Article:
One of the bills gets to the heart of the militarized culture of police departments. The measure would “prohibit governmental activities related to ‘warrior-style’ training, which is training for law enforcement officers that dehumanizes people or encourages aggressive conduct by the officer, which increases the likelihood of or willingness to use deadly force.” Rhetoric and language encouraging a quasi-military attitude among law enforcement is just one layer of the issue of police militarization. During the 2020 protests of police violence, armored vehicles and militarized tactics, including the use of snatch teams, became commonplace.
Bowen noted that this particular bill is known as “the Philando Castile Act,” referencing a Minnesota man who was killed during a traffic stop by a police officer in 2016. “It is the same training that gets officers in our state, or across our country, to believe that they are always in life or death situations and that their responsibility is not to serve, but to harm individuals in our community,” said Bowen. “And that training is very detrimental to the development and well being of our officers and our community. So banning that type of training in the State of Wisconsin is necessary for us to take a stand and put our flag in the sand of what we believe.”
Bowen acknowledged The People’s Revolution (TPR) protesters, some of whom were in attendance at the press conference — a continuation of more than a year of protests and action meant to spur reforms. Reps. Francesca Hong (D-Madison), Samba Baldeh (D-Madison), Supreme Moore Omokunde (D-Milwaukee) and Sen. Chris Larson (D-Milwaukee) were all in attendance and played a role in drafting the legislation.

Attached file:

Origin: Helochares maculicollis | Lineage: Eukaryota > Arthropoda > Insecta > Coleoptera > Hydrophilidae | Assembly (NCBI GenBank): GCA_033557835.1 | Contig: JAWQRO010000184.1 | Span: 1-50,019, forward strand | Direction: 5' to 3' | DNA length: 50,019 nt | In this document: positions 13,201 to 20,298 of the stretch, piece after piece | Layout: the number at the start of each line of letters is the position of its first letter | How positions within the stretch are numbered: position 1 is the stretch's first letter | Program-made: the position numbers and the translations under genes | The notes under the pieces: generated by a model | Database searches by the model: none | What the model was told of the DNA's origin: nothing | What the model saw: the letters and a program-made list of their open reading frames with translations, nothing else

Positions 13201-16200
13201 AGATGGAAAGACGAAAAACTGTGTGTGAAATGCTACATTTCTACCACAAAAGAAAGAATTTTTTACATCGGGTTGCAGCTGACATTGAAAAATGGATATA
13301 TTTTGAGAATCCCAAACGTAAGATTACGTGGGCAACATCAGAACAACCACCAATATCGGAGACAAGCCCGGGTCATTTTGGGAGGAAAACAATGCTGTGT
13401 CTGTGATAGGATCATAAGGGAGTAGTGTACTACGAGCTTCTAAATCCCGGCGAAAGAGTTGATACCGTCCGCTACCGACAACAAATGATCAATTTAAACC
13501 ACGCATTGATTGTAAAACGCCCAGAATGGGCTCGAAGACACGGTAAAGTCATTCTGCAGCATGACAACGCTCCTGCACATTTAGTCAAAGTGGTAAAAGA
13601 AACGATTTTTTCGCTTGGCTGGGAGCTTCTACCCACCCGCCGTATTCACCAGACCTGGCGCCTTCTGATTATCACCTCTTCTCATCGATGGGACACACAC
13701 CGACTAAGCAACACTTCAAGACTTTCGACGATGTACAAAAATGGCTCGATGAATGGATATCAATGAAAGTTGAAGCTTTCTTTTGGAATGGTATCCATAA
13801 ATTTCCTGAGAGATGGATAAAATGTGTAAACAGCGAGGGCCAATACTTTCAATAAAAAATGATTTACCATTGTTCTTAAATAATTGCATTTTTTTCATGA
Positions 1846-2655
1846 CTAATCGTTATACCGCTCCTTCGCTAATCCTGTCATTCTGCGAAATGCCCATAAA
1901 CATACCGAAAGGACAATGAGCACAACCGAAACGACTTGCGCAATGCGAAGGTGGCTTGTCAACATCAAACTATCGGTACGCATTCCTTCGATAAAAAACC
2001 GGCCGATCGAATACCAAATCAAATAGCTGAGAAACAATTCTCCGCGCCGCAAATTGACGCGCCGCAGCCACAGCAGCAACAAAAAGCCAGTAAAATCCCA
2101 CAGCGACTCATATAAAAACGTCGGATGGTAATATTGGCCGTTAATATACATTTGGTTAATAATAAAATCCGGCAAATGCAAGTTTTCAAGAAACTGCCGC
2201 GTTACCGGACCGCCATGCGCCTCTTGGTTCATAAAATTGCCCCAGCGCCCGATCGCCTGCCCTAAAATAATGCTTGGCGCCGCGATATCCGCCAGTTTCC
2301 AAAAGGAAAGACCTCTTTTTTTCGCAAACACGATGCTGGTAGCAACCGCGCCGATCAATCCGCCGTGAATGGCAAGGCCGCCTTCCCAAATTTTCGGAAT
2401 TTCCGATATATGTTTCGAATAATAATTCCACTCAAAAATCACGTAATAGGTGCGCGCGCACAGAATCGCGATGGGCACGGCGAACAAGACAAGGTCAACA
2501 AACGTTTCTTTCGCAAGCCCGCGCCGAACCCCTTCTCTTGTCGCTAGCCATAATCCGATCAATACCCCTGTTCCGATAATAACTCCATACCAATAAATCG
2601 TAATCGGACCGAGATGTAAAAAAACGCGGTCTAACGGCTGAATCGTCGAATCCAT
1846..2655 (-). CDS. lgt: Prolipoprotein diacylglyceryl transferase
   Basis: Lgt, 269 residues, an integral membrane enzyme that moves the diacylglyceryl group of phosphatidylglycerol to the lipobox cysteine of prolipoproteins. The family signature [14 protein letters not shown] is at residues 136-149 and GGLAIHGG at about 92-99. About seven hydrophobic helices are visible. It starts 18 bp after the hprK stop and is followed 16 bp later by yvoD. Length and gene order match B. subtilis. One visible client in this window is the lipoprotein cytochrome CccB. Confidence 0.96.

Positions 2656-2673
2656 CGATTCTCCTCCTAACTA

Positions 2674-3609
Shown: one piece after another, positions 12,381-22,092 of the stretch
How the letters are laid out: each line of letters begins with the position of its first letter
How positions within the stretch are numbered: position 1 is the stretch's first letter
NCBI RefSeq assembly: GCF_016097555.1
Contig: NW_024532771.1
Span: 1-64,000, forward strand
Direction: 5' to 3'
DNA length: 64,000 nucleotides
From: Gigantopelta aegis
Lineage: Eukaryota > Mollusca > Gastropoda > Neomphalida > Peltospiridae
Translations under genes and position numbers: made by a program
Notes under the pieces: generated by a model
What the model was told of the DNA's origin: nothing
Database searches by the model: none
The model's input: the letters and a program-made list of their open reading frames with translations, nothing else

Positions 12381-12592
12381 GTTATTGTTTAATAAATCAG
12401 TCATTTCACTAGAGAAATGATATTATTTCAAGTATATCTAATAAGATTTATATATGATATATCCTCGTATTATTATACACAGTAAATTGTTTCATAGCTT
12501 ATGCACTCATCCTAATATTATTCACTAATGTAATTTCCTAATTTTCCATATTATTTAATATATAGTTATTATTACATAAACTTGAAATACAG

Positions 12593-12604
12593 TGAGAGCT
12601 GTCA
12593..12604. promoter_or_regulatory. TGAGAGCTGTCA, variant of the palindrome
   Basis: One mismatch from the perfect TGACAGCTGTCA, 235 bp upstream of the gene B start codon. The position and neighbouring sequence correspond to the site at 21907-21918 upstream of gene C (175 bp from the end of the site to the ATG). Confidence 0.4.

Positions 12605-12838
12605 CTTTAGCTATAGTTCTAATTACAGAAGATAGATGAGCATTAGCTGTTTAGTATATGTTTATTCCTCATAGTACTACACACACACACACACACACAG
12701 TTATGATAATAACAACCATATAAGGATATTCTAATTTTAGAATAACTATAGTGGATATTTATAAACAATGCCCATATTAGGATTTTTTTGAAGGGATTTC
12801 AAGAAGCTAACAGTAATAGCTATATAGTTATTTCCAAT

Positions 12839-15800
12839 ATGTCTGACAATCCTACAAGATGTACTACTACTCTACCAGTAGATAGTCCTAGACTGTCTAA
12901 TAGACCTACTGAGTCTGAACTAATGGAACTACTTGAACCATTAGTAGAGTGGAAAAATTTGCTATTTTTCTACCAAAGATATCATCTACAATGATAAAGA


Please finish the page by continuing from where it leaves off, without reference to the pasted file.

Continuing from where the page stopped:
“The country has been struggling for over 400 years with police brutality and all the injustices that come with it,” said Baldeh, who applauded some of his more experienced colleagues for “standing here with us today as rookies.”
Moore Omokunde, a freshman state representative, is also named as sponsor of some of the Enough Is Enough package. So, too, is Sen. Lena Taylor, who worked separately on a slew of bipartisan policing bills that got mixed reviews in recent weeks. Taylor is on several of the bills, including those focusing on warrior training, collective bargaining—as is Moore Omokunde–and disciplinary procedures. Senators Chirs Larson (D-Milwaukee) and Melissa Aagard (D-Madison) are also on the bills.
“We said that we wanted better,” said Angela Lang, executive director of Black Leaders Organizing Communities (BLOC), during the press conference. “Representatives, those that are here today, have heard those calls. They heard the calls from our team, and the teams from all across the state saying we demand more, we demand better, and to do your jobs. ‘Cause sometimes these are hard conversations. But, honestly, we need to make sure that we’re doing everything we can to protect Black and brown communities.”
Lang and BLOC have been critical in recent weeks of policing bills which have been put forward following the year of protest. “This is the alternative,” said Lang. “We didn’t want to just shut down the other bills and recommendations without providing an alternative. Today is the alternative.” Expressing her hopes that more representatives will support the package Lang declared, “there is a choice to be made. People will make a choice, and at least now, people have a choice.”
When the press conference ended, TPR and members of other organizations went inside the Capitol. Vaun Mayes, a leader of TPR, said he was in the Capitol for the first time since 19-year-old Tony Robinson was killed by a Madison police officer in 2015.
Six years after Robinson’s death, TPR protesters were chanting “enough is enough,” as they walked through the halls, making sure lawmakers knew they were there.
“This is what democracy looks like,” one chant leader yelled.
Henry Redman contributed reporting from the Capitol.